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The purpose of this paper is to examine the relationship between headteachers and teachers and its effects on the role of trust in Malaysian high-performing schools…
The purpose of this paper is to examine the relationship between headteachers and teachers and its effects on the role of trust in Malaysian high-performing schools through the dyadic relationship theoretical approach.
Using a survey questionnaire, a total of 199 teachers from five high-performing schools were selected as respondents for data collection. Before proceeding with inferential statistical analysis, teachers were separated into the “in-group” and “out-group”.
The findings revealed that the teachers from both the groups perceived that their facets of trust are strongly associated with the type of relationship they have with their school leaders. The results also demonstrate that the quality of dyadic relationships between headteachers and teachers moderately influences teachers’ trust.
The findings suggest that the headteachers should always build good relationships with the teachers to gain teachers’ trust for sustaining school effectiveness. The findings encourage the Ministry of Education, particularly the Teacher Recruitment Division, to require all teachers and headteachers to deepen their knowledge on leader-member exchange (LMX) role-development processes.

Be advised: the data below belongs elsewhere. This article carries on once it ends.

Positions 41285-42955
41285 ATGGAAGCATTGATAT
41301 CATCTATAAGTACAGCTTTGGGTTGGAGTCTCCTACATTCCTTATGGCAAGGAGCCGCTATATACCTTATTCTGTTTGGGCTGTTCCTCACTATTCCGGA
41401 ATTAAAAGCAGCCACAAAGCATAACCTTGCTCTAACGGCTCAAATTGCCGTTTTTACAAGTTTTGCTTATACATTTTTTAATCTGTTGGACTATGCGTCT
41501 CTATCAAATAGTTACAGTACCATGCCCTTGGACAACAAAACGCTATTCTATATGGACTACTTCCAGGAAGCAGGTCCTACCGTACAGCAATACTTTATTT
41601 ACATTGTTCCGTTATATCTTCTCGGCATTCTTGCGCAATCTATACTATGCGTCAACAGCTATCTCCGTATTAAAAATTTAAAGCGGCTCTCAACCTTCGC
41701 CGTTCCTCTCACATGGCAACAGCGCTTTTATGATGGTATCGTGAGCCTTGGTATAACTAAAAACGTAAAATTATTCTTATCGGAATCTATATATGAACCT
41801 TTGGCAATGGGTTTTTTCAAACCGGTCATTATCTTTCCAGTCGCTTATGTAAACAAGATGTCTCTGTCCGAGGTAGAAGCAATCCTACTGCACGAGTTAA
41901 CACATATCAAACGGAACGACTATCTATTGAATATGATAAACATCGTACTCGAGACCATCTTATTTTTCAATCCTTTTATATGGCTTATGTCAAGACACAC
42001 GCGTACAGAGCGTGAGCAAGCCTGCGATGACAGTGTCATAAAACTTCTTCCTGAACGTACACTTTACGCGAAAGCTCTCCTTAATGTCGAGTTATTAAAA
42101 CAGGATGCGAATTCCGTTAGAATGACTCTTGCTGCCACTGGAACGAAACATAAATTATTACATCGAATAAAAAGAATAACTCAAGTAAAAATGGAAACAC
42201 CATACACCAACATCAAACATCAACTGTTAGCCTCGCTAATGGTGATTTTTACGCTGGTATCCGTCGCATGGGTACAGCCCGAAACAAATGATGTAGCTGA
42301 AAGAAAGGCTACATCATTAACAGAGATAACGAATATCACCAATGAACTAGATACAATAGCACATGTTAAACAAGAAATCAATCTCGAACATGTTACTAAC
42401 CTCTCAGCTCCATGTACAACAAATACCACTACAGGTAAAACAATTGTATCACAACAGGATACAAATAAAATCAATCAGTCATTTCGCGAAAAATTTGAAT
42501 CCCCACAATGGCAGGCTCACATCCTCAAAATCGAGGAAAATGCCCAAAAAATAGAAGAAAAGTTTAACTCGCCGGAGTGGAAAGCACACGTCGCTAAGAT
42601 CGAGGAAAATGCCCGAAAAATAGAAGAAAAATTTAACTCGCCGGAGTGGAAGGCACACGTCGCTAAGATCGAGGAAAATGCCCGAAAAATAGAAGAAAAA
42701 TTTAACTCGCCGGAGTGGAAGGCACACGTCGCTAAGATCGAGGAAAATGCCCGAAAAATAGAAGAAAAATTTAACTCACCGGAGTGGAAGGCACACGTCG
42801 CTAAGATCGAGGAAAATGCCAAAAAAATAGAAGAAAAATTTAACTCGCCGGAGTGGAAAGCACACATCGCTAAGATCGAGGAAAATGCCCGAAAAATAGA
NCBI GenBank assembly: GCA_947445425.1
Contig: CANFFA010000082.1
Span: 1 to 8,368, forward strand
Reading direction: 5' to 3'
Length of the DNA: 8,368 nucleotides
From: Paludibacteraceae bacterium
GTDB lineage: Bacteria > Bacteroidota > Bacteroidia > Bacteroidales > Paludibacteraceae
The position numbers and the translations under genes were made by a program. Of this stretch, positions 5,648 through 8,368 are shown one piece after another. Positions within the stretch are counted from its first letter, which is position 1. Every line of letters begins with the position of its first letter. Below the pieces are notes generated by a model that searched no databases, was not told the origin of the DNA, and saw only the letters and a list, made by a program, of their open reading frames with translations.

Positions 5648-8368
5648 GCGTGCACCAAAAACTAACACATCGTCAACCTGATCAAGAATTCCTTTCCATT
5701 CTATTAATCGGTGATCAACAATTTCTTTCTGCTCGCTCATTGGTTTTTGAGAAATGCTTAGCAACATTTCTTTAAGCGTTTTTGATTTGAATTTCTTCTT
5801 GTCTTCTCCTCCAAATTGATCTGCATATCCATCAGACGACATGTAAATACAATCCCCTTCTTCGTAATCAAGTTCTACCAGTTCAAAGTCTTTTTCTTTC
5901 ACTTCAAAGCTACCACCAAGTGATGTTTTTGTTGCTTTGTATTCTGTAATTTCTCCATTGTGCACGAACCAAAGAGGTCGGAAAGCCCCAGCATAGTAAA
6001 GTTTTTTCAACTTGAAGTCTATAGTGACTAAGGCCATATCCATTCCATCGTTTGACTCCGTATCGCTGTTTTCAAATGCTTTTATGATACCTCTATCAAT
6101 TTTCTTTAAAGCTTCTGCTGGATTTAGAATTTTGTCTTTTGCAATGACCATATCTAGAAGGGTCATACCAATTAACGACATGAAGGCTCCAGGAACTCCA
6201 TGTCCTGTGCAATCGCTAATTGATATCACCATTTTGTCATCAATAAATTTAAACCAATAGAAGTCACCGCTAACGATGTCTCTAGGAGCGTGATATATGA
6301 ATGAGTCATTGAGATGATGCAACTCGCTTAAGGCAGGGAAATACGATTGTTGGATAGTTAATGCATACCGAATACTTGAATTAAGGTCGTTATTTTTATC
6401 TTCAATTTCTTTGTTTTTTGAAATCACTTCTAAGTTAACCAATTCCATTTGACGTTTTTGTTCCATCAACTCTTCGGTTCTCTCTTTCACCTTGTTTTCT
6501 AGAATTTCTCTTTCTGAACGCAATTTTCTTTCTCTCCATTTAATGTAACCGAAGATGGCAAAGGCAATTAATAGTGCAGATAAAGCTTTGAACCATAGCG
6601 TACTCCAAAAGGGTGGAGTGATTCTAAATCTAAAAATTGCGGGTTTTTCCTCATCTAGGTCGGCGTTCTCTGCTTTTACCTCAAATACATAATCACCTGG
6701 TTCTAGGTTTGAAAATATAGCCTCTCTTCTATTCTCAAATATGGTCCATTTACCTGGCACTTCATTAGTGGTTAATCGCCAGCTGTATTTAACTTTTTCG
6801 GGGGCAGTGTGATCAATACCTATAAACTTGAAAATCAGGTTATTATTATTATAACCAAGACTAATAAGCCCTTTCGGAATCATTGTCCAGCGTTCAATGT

The results are of great importance since limited empirical studies have examined LMX role-development processes with reference to teachers and headteachers in the context of Malaysian higher performing schools.
This study aims to investigate whether organisational climate (OC) predicts academic staff performance at Malaysian higher education institutions (HEIs). The study equally…
This study aims to investigate whether organisational climate (OC) predicts academic staff performance at Malaysian higher education institutions (HEIs). The study equally aims at validating the psychometric properties of OC and workforce performance (WFP) constructs.
Survey questionnaires were administered to 800 academic staff of eight selected HEIs. Principal component analysis, confirmatory factor analysis, full-fledged structural equation modelling and multiple regression analysis were performed to explore the underlying factors and test the factorial validity of the constructs.
The analysis yielded a five-factor index for the OC construct, whereas the WFP construct comprised two factors. The findings reveal a strong predictive causal effect between OC and WFP. These results suggest that establishing a positive OC enhances academic staff performance. Furthermore, the hypothesised model adds new knowledge to the literature of OC, from the Malaysian context, which could be used to predict WFP at the tertiary level.
The study concludes by discussing the theoretical and practical implications of the findings for HEIs.
This paper makes a significant contribution to the understanding of how OC could be used as an effective instrument in improving academic staff performance in the context of Malaysian HEIs.